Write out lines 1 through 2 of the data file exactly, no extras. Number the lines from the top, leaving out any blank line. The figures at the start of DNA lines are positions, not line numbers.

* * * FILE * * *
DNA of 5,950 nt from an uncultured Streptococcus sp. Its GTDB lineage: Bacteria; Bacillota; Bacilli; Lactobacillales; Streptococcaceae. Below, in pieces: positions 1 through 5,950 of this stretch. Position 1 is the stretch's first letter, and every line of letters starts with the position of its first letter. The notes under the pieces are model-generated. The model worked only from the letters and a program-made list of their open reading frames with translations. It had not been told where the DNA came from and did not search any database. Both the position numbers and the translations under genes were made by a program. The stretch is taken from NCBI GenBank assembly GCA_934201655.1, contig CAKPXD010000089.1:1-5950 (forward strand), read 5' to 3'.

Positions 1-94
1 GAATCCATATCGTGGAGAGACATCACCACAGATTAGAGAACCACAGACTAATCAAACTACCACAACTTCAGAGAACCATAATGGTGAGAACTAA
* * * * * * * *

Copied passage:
DNA of 5,950 nt from an uncultured Streptococcus sp. Its GTDB lineage: Bacteria; Bacillota; Bacilli; Lactobacillales; Streptococcaceae. Below, in pieces: positions 1 through 5,950 of this stretch. Position 1 is the stretch's first letter, and every line of letters starts with the position of its first letter. The notes under the pieces are model-generated. The model worked only from the letters and a program-made list of their open reading frames with translations. It had not been told where the DNA came from and did not search any database. Both the position numbers and the translations under genes were made by a program. The stretch is taken from NCBI GenBank assembly GCA_934201655.1, contig CAKPXD010000089.1:1-5950 (forward strand), read 5' to 3'.

Positions 1-94